Purple loosestrife (Photo by Liz West, Wikimedia Commons)

Purple loosestrife (Photo by Liz West, Wikimedia Commons)

Purple loosestrife

Purple loosestrife is a wetland plant native to Europe and Asia that was brought to North America in the early 19th century. This highly invasive plant was likely introduced when its seeds were included in soil used as ballast in European sailing ships and discarded in North America. The plant was also spread by early settlers and is still used in flower gardens and occasionally sold in nurseries today.

How is it identified?

This invasive can grow up to one-and-a-half metres in height, and it flowers pink-purple from May to June. Its leaves are in pairs or whorls of three, lance-shaped and oppositely arranged on the stems, which are woody and square.

Where does it grow?

Purple loosestrife has now naturalized and spread across Canada and the northern United States. It can be found in wet meadows, river floodplains and damp roadsides.

This plant aggressively degrades and lowers the value of a wetland for use by wildlife, clogs irrigation and drainage ditches and chokes out native vegetation.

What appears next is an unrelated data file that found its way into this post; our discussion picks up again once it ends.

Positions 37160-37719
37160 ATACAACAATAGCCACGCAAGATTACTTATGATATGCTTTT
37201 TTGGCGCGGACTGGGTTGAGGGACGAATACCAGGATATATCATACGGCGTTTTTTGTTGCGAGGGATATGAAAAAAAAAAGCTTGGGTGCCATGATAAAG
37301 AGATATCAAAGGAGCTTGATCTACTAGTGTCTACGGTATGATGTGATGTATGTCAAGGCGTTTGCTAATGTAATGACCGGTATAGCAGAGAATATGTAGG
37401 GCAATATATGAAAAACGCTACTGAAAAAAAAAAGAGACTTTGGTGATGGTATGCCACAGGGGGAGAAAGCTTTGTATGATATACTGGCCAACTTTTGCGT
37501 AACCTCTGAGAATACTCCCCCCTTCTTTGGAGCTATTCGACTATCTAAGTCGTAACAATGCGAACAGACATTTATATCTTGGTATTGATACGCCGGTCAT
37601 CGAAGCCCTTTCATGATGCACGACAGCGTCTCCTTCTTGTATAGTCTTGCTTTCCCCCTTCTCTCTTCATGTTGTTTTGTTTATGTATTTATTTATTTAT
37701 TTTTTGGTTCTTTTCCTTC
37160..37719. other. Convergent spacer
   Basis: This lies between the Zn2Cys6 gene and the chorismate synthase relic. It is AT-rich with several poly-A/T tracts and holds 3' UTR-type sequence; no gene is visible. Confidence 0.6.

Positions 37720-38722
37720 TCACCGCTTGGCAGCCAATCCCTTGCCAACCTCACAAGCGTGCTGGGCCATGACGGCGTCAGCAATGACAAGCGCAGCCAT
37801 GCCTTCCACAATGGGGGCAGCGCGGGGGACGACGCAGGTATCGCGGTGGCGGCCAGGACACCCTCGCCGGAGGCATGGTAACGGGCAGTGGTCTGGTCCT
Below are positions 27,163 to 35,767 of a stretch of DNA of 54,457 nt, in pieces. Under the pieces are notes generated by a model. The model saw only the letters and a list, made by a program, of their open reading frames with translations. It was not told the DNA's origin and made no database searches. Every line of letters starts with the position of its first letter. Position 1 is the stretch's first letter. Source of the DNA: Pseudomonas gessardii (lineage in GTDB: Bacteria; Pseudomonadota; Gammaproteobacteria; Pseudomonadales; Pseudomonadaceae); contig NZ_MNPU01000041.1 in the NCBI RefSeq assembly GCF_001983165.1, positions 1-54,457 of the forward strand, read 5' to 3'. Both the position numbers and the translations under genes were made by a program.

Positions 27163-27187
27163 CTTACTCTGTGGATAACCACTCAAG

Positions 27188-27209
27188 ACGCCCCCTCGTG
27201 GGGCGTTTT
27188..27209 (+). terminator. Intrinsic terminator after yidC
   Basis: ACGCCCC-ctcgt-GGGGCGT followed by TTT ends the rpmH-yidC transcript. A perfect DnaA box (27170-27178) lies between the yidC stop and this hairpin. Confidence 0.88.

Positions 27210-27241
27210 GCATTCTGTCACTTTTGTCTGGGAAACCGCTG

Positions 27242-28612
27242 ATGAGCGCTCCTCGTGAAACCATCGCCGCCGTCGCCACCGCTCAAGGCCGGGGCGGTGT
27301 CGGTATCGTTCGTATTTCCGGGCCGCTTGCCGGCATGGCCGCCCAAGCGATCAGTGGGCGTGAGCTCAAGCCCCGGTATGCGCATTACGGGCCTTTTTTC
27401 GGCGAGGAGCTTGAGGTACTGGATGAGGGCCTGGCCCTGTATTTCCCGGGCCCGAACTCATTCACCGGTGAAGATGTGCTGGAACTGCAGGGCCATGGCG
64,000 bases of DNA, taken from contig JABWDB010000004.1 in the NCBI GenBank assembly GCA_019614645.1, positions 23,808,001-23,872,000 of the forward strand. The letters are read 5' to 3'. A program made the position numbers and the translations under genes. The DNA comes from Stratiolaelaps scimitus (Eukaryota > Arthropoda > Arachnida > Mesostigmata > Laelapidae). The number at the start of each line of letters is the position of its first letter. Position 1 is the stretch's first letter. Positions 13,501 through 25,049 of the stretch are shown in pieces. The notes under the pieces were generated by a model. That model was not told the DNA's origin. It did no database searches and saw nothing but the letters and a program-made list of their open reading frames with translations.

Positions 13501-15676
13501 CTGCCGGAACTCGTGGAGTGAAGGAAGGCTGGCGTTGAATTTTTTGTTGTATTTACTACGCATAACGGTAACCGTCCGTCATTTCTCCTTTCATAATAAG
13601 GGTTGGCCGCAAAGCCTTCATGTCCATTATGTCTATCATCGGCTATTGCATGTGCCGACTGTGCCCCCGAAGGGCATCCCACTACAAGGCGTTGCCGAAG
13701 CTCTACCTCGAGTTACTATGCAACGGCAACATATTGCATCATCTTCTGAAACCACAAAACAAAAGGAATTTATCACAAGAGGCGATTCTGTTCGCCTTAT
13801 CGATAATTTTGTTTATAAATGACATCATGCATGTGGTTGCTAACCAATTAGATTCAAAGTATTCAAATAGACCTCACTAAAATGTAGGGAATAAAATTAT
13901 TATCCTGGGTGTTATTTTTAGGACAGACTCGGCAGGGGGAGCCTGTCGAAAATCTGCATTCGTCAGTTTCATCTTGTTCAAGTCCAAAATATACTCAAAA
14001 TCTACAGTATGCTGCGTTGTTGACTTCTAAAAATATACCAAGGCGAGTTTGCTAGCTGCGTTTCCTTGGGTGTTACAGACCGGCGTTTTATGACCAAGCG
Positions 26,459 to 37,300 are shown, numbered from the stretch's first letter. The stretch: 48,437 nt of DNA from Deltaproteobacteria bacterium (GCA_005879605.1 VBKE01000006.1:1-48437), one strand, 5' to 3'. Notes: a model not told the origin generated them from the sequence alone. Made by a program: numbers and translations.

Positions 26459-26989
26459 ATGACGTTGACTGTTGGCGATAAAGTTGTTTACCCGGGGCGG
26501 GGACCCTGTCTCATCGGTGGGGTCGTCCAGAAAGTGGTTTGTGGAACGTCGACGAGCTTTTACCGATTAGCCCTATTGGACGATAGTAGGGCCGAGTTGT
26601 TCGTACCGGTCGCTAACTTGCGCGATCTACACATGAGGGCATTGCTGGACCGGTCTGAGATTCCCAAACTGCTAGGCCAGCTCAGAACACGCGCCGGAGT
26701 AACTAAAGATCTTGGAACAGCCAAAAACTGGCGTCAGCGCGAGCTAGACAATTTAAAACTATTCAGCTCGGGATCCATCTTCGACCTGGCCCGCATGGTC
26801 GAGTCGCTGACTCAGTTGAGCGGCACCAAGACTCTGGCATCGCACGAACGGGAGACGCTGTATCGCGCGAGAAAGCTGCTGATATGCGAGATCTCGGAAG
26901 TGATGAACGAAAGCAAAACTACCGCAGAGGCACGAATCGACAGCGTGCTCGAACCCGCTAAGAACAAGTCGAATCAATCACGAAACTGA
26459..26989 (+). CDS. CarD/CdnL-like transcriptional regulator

How can you help?

Hand dig small plants and/or remove flower heads before they seed. Plant material can be incinerated or rotted in black garbage bags in the sun for at least a week prior to disposal in a landfill. To eradicate the population, control treatment will need to be repeated over multiple years.

Everyone can help to win the battle against alien invasive species. Here are some ways you can help:

  • Dispose of yard waste properly. Dumping yard waste in natural areas can introduce alien invasive species that will thrive and spread. Even leaf piles can be problematic, as dumped piles can smother native vegetation. Contact your municipality to find out how to dispose of yard waste properly.
  • Plant native species in your garden. There are lots of beautiful native species that attract native butterflies and birds, making your garden twice as beautiful. Native species are also adapted to our climate and often require less rigorous care than exotic species.
  • Report sightings of invasive plants to your local stewardship council. Finding these invasions early is key to eradicating them.
  • Clean your shoes or bicycle tires when moving between designated trails in different areas. Invasive plants are often spread accidentally from seeds stuck in treads.

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Funding provided by Environment and Climate Change Canada